<intProperty id="movement allowance" value="4"/>
    </body>
  </template>

  <piece id="10/1/1">
    <use template="infantry"/>
  </piece>



The template element establishes a named block of XML which can be
inserted elsewhere by reference. The use element indicates the location
where the body of template it refers to should be inserted. Effectively,
the above is equivalent to:

Code:

  <piece id="10/1/1">
    <enumProperty id="type" value="infantry"/>
    <intProperty id="movement allowance" value="4"/>
  </piece>



Old hands will recognize this as a V3 piece prototype. The templates I'm
proposing here generalize prototypes somewhat, by accepting named
parameters:

Code:

  <template id="infantry">
    <parameter id="MOVE"/>
    <body>
      <enumProperty id="type" value="infantry"/>
      <intProperty id="movement allowance" value="{MOVE}"/>
    </body>
  </template>

  <piece id="10/1/1">
    <use template="infantry">
      <parameter id="MOVE" value="4"/>
    </use>
  </piece>



I've added three things here: First, there is a parameter element in the
template. The intent of this is to signal that the template expects to
be called with a parameter named "MOVE". Second, the use element now has
a parameter element as a child with "MOVE" as its id (to match the
parameter name in the template) and "4" as its value. Third, if you look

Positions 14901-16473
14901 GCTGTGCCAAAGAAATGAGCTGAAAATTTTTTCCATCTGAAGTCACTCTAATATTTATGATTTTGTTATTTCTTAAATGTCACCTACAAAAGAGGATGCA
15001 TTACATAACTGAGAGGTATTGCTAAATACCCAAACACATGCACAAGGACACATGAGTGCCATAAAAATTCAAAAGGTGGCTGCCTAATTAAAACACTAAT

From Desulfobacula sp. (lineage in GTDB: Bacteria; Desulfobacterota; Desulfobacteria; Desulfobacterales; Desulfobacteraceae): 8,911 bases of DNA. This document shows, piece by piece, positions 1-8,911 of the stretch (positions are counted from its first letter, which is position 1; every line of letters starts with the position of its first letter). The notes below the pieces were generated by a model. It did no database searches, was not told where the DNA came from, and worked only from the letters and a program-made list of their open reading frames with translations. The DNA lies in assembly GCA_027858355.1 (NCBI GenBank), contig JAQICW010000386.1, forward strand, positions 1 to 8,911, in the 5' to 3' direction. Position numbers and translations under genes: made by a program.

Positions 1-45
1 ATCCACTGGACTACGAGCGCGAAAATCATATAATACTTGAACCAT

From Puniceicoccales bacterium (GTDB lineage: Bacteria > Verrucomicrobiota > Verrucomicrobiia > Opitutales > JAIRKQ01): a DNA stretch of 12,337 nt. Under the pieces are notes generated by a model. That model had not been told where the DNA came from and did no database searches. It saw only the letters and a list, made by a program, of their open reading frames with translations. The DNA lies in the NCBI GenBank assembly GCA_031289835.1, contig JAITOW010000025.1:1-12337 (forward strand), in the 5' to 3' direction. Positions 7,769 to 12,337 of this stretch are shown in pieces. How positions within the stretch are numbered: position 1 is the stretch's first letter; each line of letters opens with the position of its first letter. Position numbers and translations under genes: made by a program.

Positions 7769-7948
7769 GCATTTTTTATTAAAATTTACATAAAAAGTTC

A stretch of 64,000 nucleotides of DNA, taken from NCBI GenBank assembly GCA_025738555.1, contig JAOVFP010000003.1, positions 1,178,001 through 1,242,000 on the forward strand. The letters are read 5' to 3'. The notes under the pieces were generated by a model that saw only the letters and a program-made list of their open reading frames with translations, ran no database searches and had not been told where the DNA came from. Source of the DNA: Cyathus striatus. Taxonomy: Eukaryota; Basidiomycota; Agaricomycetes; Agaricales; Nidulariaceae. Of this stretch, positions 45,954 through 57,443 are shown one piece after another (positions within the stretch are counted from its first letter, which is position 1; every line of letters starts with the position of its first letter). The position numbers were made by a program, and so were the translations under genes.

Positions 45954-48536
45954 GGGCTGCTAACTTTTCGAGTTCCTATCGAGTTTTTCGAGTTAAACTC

into the template body, you can see "{MOVE}" as the value of the
"movement allowance" property. This signals where the value of MOVE will
be inserted when the template is expanded. This second template example
is intended to define a piece equivalent to the one which the first
example does.

Furthermore, it might be convenient for templates to specify default
values for their parameters, like so:

Code:

  <template id="infantry">
    <parameter id="MOVE" default="4"/>
    <body>
      <enumProperty id="type" value="infantry"/>
      <intProperty id="movement allowance" value="{MOVE}"/>
    </body>
  </template>



This way, if the "infantry" template is used without a value for MOVE,
MOVE will default to "4".

More complex things are possible: A template may have multiple
parameters. More than one parameter may be substituted into an attribute
value (e.g., name="{OWNER} {SIZE} {TYPE}"). Templates may be nested.
This:

Code:

  <template id="foo">
    <parameter id="X"/>
    <body>
      <intProperty id="x" value="{X}"/>
    </body>
  </template>

  <template id="bar">
    <parameter id="Y"/>
    <body>
      <use template="foo">
        <parameter id="X" value="{Y}"/>
      </use>
    </body>    
  </template>

  <use template="bar">
    <parameter id="Y" value="1"/>
  </use>



is equivalent to this:

Code:

  <intProperty id="x" value="1"/>



I'm not recommending that you write a simple property in such a complex
way; rather this is an example showing one way one might compose
templates.

The scope of template parameters is the entirety of body of the template
where they are defined. Template parameter values are not inherited by
templates used within other templates. If you're familiar with C++
templates, you might be thinking this looks rather familiar. You'd be
right, as I modeled this on C++ templates. (NB: The body element in
templates could be dispensed with. I don't see an obvious need for it
right now.)

So, some questions:

Does this look sufficiently powerful to capture what we want to
represent for pieces?

For those of you who might work with this by hand or with scripts, does
this look like something you'd want to use?

Can you think of improvements to the syntax?

I've attached an example using the pieces from the game Battle for
Moscow[1], to give you a sense of how this might look in practice.

[1] http://grognard.com/bfm/game.html